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Office of Government Ethics98 x 6Letter to an Agency Ethics Officialdated May 4, 1998
It has come to our attention during a routine ethics program review at a Department activity that some [Department] filers of the standard public financial disclosure report (SF 278) are being required to certify thereon at the time of filing that their reported interests are not in conflict with their official duties. Because this practice is impermissible, we must ask that it be rescinded.
The certification in question consists of a stamp or sticker which is printed or affixed at the bottom of the SF 278 cover sheet, as follows: "Reporting Individual's Certification. The signature of reporting individual is a certification that the interests represented in the report are not in conflict with that individual's official duties." In addition to finding this statement on some SF 278s filed by [Department] officials, we subsequently discovered that it also appears on the sample SF 278 prescribed by [the Department's regulation].
By letters of December 5, 1997, and March 9, 1998, we noted a similar alteration of the OGE Optional Form 450-A for [the Department's] confidential financial disclosure filers, and we asked that its use be terminated. As indicated in those letters, such a notation transforms financial disclosure reports into certificates of no conflict, which is not allowed by the controlling regulation at 5 C.F.R. part 2634. That concern is even more critical with respect to the public SF 278, whose requirements are established by statute. The only permitted filer certification, which is pre-printed on the SF 278, concerns the accuracy of disclosures: "I certify that the statements I have made on this form and all attached schedules are true, complete and correct to the best of my knowledge and belief." This certification is necessary as a means of enforcing the civil penalty provisions of 5 U.S.C. app., § 104 against filers who knowingly and willfully falsify or incompletely report required information. No other filer certification is permitted by law or regulation on an SF 278.
In addition to being unauthorized by either the financial disclosure statute (5 U.S.C. app., §§ 101-111) or the governing regulation (5 C.F.R. part 2634), the [Department's] policy of having some SF 278 filers certify upon filing that their disclosed interests do not conflict with their duties raises several other concerns. For example, it may misleadingly reassure the public that an SF 278 filer is immediately free of conflicts; improperly suggests that such a certificate would be enforceable against the filer as a separate violation beyond the substantive conflict-of-interest statutes (Title 18, U.S. Code), the regulatory Standards of Ethical Conduct for Employees of the Executive Branch (5 C.F.R. part 2635), and other related ethical principles; may suggest to filers that they should not disclose items that could conflict; and is vague as to the meaning of the term "conflict." Furthermore, requiring a certificate of no conflict upon filing effectively undermines the statutorily permitted three-month period ordinarily provided for compliance with any ethics agreements to eliminate potential conflicts. It also appears to relieve reviewers of their responsibility under the disclosure law and regulation to determine whether there are possible conflicts with official duties under applicable ethical principles. Additionally, this certificate modifies a standard form, which does not appear to have been approved by the General Services Administration or the Office of Management and Budget.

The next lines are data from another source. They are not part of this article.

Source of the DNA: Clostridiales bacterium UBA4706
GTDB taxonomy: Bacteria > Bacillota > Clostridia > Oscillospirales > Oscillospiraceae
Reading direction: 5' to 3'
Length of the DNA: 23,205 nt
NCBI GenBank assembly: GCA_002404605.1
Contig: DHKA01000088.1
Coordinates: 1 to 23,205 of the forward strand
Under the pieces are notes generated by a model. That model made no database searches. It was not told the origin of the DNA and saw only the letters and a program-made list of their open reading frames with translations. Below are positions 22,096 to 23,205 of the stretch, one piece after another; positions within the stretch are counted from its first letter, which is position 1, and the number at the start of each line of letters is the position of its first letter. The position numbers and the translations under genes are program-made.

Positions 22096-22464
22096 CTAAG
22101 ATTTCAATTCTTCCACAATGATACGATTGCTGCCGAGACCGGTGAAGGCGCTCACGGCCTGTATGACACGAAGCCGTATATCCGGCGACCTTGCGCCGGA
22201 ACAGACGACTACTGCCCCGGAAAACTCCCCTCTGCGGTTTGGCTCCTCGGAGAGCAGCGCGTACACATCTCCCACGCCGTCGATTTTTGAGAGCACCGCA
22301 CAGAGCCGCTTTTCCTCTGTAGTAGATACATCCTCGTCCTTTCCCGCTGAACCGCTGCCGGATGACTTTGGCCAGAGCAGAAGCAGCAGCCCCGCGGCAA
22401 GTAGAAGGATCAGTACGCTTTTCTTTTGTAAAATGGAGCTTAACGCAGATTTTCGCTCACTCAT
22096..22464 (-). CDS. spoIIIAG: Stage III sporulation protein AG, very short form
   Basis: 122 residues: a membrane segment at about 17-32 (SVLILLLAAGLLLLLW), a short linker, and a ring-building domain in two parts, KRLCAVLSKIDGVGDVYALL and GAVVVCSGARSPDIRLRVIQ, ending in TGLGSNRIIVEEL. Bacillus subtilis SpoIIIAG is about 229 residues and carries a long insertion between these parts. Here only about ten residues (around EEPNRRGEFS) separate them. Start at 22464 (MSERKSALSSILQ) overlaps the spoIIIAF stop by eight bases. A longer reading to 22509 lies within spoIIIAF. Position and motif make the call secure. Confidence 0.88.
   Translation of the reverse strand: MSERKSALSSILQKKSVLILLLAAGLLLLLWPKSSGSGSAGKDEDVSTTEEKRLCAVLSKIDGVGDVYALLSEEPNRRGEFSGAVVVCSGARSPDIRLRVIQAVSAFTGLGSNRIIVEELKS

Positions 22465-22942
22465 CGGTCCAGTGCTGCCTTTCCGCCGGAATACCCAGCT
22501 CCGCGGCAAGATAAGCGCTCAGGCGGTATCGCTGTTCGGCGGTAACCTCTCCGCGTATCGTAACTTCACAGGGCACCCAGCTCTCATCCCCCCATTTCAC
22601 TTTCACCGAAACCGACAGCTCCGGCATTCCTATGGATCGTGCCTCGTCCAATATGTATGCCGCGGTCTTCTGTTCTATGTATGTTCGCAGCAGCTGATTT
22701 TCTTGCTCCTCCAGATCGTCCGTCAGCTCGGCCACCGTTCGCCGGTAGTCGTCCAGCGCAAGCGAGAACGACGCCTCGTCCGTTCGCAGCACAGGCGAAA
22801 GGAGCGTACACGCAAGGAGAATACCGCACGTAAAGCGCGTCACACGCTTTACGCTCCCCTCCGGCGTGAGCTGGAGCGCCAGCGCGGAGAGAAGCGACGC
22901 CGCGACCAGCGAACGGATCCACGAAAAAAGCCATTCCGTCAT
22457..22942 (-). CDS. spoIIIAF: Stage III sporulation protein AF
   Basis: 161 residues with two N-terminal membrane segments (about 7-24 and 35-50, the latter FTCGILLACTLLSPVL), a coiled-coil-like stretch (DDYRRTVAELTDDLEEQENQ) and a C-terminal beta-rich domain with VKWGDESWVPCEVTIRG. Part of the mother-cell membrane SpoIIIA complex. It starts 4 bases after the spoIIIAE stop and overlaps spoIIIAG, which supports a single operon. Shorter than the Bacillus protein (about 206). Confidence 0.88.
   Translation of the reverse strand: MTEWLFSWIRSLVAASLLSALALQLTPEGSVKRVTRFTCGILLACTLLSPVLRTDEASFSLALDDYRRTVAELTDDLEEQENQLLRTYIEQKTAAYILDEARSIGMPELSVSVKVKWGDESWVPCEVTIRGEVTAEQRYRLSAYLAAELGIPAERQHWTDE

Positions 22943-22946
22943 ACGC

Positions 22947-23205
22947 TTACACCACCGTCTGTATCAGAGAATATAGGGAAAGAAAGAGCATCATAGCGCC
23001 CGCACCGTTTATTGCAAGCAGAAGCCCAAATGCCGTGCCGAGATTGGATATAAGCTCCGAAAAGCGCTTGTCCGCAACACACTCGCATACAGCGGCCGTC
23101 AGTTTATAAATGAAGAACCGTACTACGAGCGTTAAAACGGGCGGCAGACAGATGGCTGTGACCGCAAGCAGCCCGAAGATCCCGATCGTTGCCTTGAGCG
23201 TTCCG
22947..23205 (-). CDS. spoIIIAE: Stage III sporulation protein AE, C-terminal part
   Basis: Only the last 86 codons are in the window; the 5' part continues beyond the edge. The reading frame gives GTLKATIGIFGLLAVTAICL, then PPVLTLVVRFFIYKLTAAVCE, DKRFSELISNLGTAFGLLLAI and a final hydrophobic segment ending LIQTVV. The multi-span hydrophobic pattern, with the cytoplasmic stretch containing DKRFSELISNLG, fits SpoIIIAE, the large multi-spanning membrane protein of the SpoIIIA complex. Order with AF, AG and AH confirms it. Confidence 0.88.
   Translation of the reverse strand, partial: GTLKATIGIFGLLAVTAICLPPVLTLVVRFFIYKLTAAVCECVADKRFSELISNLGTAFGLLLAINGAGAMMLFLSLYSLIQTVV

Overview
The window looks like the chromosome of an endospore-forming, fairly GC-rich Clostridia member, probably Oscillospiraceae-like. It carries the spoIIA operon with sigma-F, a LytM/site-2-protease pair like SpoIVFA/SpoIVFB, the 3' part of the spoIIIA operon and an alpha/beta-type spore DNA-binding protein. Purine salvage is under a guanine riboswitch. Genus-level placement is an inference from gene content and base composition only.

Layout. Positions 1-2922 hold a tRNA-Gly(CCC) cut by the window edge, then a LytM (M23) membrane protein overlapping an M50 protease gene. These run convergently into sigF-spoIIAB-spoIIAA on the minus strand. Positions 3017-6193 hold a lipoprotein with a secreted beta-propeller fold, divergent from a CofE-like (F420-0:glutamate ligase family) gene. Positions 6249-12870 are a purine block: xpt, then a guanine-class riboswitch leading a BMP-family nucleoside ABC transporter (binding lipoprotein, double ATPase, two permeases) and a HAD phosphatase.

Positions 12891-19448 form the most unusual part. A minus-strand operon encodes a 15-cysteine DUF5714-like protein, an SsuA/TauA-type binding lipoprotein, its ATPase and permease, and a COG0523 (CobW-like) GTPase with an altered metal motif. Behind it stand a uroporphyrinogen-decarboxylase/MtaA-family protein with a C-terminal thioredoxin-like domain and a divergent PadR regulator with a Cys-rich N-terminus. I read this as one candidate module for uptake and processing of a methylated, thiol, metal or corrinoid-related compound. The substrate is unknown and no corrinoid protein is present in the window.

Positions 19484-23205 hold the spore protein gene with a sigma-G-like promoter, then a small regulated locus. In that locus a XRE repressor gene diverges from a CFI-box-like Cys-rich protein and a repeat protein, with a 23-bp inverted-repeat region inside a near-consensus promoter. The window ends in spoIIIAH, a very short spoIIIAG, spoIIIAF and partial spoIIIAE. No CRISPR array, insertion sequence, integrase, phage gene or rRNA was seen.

For all the above reasons, we must ask that the filer's certificate of no conflict, which is being added to the SF 278 by certain [Departmental] agencies and is specified in the [regulation], be removed as unauthorized. In the interim, we will be suggesting to [Departmental] agencies during our ethics program reviews that filers should not be required to sign the altered format, that SF 278s should not be released to the public with such a certification, and that the certificate is unenforceable. Until this situation is corrected, we will be noting these concerns in our program review reports for [Departmental] agencies, with an indication that the matter has been brought to your office's attention for resolution.
We request that your office correct this situation by issuing guidance as soon as possible to affected [Departmental] agencies, and by modifying the [regulation]. Thank you in advance for your cooperation.
Stephen D. PottsDirector